Berlin (dpa) - One criticism of German TV series is often that they are not diverse enough, hardly reflect the real diversity of Germany's society in 2021, but mostly the same milieus.

In short: you are too white and too straight.

Now a revolution is looming for public television: The five-part gay miniseries “All You Need”, which combines seriousness and humor, starts this Friday in the ARD media library.

On May 16 and 17, it will also be broadcast hidden late in the evening on ARD channel One.

The main character Vince (Benito Bause) is a black gay man.

A second season was ordered before the start.

So it goes on.

Sure, decades ago there were men kissing in the “Lindenstrasse”, queer characters in daily soaps like “Forbidden Love” or “Good times, bad times”.

But a production with exclusively gay series heroes?

So far none!


In contrast to the English-speaking area.

The Manchester-based series “Queer as Folk” was released more than 20 years ago on British Channel 4.

It was invented by pioneer Russell T. Davies, who recently shone with series such as “Years and Years” and “It's a Sin”.

"Queer as Folk" was later also played in the US in Pittsburgh.

And seven years ago, “Looking” started through a group of gay friends in San Francisco.

So now Berlin.

The 35-year-old author and director Benjamin Gutsche (“Arthur's Law”) created four gay protagonists who bring viewers closer to a broad spectrum of the gay scene.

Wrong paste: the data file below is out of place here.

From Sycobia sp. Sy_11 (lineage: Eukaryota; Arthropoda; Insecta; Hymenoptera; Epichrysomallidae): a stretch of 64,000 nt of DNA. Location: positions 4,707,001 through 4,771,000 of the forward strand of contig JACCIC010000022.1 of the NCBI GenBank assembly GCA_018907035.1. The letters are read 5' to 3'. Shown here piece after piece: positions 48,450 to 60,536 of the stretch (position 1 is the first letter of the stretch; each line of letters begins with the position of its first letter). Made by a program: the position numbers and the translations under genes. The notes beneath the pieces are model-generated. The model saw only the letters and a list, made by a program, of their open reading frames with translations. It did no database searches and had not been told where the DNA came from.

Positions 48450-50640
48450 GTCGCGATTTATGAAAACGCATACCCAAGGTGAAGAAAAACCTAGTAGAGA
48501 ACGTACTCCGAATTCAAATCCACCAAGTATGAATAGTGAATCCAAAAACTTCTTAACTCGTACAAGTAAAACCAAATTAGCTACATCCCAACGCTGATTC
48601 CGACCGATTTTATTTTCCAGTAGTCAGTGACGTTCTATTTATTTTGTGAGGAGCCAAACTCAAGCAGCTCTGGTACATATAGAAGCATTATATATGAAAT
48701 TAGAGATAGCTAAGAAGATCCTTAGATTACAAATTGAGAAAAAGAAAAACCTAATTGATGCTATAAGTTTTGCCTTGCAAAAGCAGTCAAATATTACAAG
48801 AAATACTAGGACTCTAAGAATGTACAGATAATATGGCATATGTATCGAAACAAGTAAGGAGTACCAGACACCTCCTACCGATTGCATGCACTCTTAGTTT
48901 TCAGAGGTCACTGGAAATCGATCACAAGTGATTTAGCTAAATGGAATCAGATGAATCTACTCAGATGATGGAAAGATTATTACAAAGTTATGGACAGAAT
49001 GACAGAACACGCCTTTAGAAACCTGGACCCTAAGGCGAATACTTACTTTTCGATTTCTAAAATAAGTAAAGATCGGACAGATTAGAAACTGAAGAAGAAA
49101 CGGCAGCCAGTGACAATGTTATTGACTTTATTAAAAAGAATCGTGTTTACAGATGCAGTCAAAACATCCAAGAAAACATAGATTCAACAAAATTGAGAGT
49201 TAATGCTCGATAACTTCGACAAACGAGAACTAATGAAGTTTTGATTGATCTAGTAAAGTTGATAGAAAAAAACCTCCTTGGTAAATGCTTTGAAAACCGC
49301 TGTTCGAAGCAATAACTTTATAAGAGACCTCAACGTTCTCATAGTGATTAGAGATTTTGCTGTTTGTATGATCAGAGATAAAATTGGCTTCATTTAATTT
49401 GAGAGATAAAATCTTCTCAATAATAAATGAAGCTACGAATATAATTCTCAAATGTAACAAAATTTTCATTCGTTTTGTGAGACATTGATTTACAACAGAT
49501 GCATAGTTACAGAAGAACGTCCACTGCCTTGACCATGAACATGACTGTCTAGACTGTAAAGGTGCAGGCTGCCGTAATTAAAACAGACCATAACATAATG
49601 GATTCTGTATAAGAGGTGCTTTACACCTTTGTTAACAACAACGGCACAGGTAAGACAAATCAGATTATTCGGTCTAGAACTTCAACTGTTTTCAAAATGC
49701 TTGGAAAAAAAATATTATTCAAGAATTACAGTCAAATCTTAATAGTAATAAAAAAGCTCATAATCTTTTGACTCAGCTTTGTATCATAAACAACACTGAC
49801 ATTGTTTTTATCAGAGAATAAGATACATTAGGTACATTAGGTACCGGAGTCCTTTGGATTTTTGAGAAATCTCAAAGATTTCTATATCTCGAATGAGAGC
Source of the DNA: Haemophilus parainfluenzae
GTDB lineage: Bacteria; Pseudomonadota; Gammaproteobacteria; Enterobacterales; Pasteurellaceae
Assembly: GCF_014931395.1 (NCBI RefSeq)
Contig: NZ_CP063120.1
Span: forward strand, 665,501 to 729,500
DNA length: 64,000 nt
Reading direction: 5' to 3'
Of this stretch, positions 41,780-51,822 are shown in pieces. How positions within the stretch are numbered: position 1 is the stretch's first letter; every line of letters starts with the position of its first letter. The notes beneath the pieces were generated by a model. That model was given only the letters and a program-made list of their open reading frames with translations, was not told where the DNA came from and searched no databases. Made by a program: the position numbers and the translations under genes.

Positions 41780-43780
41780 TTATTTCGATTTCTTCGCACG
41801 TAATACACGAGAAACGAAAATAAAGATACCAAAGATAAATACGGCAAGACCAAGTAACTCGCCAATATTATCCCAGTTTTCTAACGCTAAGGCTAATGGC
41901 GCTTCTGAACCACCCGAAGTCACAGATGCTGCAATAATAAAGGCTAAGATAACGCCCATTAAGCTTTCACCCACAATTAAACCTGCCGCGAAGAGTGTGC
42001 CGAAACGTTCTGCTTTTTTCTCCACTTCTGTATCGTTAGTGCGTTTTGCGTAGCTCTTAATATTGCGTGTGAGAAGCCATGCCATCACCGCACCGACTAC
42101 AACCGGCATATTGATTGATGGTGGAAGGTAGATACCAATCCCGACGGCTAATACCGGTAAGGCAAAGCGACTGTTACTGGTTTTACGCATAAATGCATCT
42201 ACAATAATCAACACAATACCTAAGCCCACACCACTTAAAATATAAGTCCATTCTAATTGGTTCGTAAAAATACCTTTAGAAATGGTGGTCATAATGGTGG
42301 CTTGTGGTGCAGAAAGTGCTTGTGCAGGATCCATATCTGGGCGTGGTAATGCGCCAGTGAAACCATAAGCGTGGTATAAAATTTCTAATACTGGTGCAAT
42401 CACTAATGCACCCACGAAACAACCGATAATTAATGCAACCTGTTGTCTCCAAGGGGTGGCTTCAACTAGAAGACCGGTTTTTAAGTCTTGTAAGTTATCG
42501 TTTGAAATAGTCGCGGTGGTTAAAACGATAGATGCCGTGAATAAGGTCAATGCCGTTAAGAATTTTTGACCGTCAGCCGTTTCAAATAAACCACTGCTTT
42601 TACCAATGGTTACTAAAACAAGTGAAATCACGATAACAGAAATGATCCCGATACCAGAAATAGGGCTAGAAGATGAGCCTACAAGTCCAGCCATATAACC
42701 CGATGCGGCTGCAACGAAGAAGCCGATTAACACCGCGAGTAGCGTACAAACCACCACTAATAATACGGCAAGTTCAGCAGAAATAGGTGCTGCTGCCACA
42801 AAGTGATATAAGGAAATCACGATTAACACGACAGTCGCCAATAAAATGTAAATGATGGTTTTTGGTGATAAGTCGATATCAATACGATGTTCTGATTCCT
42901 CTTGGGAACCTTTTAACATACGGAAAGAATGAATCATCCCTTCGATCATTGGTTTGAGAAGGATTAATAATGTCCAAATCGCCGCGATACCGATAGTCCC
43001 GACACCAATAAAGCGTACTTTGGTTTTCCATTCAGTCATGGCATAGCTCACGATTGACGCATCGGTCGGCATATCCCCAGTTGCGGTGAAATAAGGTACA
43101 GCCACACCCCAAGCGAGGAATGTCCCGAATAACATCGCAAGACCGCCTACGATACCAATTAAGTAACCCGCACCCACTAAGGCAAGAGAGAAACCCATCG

In addition to the celebrating medical student Vince, we get to know the mysterious fitness trainer Robbie (Frédéric Brossier), who meets Vince after a toilet quickie in the club.


There's also Vince's best friend and former roommate named Levo (Arash Marandi).

He is in a relationship with Tom (Mads Hjulmand) and threatens to screw him up in a villa.

Tom is the father of a 15-year-old and left his wife and son after coming out late.

He only gradually discovers his fun in being gay.

So much diversity and openness in series, the makers have hardly dared to do so on German television;

except for the gay dating show “Prince Charming”, perhaps, which is a reality format.

"I think it's great that as a man with Iranian roots I can now play a queer role," says actor Arash Marandi in the press booklet.

That is "symbolic".

"Hopefully young people will also see this and say that I feel recognized or


And Benito Bause says the series is “maybe a shock first” for many.

"I've never seen such an empowering figure like Vince on German television."


Almost everything imaginable gay occurs in the sum of around two and a half hours.

Topics such as online dating, men's saunas, threesome fantasies, leather fetish, conflicts with parents, the fear of stupid looks or attacks when holding hands or kissing on the street, the struggle to look as masculine as possible and not funky - and and and.

If you wanted the series evil, then you could discredit it as a bit overloaded because of the sheer need to catch up on the ARD and the production company Ufa.

Last autumn, Ufa made a commitment to more diversity in its films and series.

In places the episodes have something of a folk high school course on multiple discrimination, for example when Vince explains to the inexperienced Robbie that he also experiences everyday racism, that people mistake him for a drug dealer in the park or just grab his hair.

The title “All You Need” is reminiscent of the Beatles song: “All You Need Is Love”.

The realization that gays want to be loved, too, is insanely new and deep.

In search of security - clichés want to be served - they like to let it rip.

How did Levo's sister once tell her brother what kind of life gays supposedly lead?

"Less family and tradition - more partying, flirting, fucking."

His answer: «I wish everyone would party, flirt, and fuck more.

The world would be a better place. "

© dpa-infocom, dpa: 210506-99-489822 / 2

All you need